The new 4.2-liter Offshore and V Max V-6 stole the show at the Yamaha media launch in November, but there is other news from that event that I just didn’t have room to report at the time. Let’s start with a left-over tidbit from the V-6 intro, the new SDS propeller hub.
New prop hub design - no more shifting clunk
The Shift Dampener System (SDS) is a feature of Yamaha Saltwater Series II props, now offered in 13-inch to 23-inch pitch – the 13 and 23 are new to the line. The purpose of SDS is to eliminate the “clunk” sound that comes from the motor when it is shifts into gear. The clunk is the take-up of freeplay, mostly in the shifting mechanism and bevel gears in the gearcase, when thrust from the prop is initially applied. The SDS hub features a new splined rubber element that is much softer material than the previous press-in rubber hub. The splines in the rubber hub mate to splines in the prop hub, and enable the prop to rotate about 3/8-inch against the tension of the rubber before firmly engaging. This occurs when a new keyed washer tightens against slots in the hub. So instead of banging against the driveline, the prop now sort of gently “snugs up” to the prop shaft. I gave SDS a test on several boats at the intro, and it works as advertised – shifting is smooth and mostly silent.
Designed to be introduced with the new 4.2-liter V6 motors, the Salt Water Series II props with SDS can be used on previous Yamaha V6 models, but you have to buy the new washer and some other hardware to match the prop. Note that SDS is not a feature of the new props designed for the V Max bass-boat motors. However, Yamaha expects to spread SDS across its prop line in coming years, part of an new emphasis Yamaha says it is making on prop design and innovation since it acquisition last year of Precision Propellers.
All-new F6/F4 portables
At just 60 pounds, Yamaha says its new F6/F4 four-stroke portable outboard weighs about the same as the last two-stroke models it offered in this range before emissions regulations took them off the market. The new 139cc single-cylinder F6 is 23 pounds lighter than the 197cc twin it replaces, while the new F4 is actually 12 pounds heavier than the 112cc single it replaces (the Mercury 6/5/4 models weigh 55 pounds). This is a much better motor than the old F4, however, with a CDI ignition for easy starting and a pressurized oiling system. If you’ve owned a portable four-stroke outboard in the past, you’ll appreciate the fact that these new Yamaha motors can be laid down on the port or starboard side, or resting on the rear grab handle, without leaking oil. One very cool feature is a new fueling option. You can rely on the built-in 1.1-liter tank, or use a remote portable tank plugged into a fitting on the motor. There’s a handy valve under the cowl you use to switch from one fuel source to the other. Also under the cowl is a small primer bulb that will help fill the fuel line when the portable tank is attached after a re-fill.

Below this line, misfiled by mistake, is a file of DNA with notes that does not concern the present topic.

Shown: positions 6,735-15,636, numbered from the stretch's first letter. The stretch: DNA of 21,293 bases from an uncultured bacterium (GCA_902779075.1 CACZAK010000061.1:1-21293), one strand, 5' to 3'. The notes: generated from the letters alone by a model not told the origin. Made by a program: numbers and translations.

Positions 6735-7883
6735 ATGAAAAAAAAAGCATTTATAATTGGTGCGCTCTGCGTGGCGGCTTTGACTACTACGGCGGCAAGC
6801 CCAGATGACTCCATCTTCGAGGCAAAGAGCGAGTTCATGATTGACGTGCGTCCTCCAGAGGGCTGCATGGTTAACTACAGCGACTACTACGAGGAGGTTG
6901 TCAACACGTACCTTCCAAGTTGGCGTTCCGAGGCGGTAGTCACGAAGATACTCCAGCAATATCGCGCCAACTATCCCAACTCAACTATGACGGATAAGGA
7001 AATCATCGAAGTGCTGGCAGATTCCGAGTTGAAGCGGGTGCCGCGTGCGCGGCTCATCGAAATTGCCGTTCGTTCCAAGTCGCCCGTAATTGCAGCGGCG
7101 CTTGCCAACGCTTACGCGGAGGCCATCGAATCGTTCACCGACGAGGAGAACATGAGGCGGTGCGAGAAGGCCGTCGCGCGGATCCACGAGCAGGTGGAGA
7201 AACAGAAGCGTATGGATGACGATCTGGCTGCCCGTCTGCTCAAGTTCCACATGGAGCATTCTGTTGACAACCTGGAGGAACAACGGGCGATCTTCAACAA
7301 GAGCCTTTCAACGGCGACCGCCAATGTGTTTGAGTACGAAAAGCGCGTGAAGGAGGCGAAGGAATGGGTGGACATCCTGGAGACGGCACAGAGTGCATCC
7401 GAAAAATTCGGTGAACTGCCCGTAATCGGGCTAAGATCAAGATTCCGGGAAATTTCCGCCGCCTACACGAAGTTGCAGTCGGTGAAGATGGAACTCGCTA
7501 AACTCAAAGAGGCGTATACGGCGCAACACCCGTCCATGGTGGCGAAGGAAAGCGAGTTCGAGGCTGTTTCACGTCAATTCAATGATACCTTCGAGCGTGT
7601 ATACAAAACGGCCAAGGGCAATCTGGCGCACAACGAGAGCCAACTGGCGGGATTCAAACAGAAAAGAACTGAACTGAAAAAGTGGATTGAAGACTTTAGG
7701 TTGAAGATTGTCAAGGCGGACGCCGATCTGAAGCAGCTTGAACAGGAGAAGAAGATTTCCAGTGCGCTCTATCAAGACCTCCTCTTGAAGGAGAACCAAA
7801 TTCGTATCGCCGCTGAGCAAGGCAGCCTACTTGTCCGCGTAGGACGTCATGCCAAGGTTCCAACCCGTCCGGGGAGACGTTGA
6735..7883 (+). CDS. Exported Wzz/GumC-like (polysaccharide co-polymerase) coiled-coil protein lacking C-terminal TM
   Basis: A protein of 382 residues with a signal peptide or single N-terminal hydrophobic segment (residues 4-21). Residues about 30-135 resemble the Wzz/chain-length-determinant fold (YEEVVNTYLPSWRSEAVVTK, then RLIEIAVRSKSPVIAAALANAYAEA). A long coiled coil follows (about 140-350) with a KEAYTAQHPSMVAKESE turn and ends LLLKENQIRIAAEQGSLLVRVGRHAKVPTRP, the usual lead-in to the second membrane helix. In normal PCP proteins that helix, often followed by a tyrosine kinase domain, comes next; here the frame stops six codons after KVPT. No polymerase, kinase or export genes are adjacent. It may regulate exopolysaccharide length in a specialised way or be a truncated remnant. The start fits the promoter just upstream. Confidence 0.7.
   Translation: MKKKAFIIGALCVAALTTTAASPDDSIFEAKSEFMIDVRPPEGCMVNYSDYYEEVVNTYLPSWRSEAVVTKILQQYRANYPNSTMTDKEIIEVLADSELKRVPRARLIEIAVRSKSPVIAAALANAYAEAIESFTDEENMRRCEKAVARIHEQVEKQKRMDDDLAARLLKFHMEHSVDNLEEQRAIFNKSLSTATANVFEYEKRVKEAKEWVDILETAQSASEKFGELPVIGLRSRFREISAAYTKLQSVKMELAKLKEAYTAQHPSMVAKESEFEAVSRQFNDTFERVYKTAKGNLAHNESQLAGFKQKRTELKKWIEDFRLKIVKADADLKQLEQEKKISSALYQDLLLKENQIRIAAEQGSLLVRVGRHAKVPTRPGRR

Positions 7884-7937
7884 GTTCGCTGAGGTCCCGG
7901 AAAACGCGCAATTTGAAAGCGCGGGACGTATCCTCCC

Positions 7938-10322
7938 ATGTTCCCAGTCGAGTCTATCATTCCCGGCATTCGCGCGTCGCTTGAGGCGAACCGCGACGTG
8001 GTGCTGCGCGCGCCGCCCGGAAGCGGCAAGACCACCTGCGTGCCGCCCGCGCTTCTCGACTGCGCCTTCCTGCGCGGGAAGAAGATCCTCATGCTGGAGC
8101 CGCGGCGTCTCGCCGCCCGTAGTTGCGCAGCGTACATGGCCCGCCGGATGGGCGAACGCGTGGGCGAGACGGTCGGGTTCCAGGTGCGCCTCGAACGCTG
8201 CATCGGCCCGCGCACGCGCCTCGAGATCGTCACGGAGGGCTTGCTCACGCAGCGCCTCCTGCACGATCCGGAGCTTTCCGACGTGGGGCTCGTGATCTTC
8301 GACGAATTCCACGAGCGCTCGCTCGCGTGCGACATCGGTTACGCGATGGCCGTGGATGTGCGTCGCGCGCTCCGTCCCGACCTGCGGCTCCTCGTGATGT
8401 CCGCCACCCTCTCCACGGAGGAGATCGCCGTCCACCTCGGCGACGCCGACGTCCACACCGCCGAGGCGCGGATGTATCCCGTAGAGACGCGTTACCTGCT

A new F70
This motor will replace the F75, which shared its 1.6-liter four-cylinder powerhead with the F90 and was too large and, at 369 pounds, pretty heavy for this class. Instead, Yamaha has tuned up the 996cc four-cylinder powerhead from the F50/60 and called it the F70. At just 260 pounds, the new F70 is the lightest motor in the class, weighing less than even the 320-pound two-stroke Evinrude E-TEC 75. The F70 has a compact single over-head camshaft design, and electronic fuel injection. Changes to the powerhead in its adaptation to a 70-hp rating include larger intake valves with 17 percent more area, and lighter-weight pistons. This motor also uses the lower, 2.33:1 gear ratio from the high-thrust T60 pontoon-boat motor (the F60 ratio is 1.85:1), for better acceleration and grunt on heavier boats. Anglers might consider pairing the F70 with the optional Multifunction Tiller Handle or Command Link tachometer, both of which enable an electronic trolling speed control that can be set between 620 and 900 rpm in 50-rpm increments.
Reprise of the F250
In a move aimed directly at the re-power market, Yamaha is bringing back a 3.3-liter V6 F250 model with mechanical shifting. Compatible only with cable-style control boxes (as opposed to the electronic “drive-by-wire” controls required with the last version of the 3.3-liter F-250) this motor makes it easier and less expensive to re-power a boat presently rigged with cable controls and either a two-stroke or four-stroke Yamaha motor. This motor does have variable camshaft timing for great fuel economy, and meets California three-star emissions regs, so it can be sold anywhere.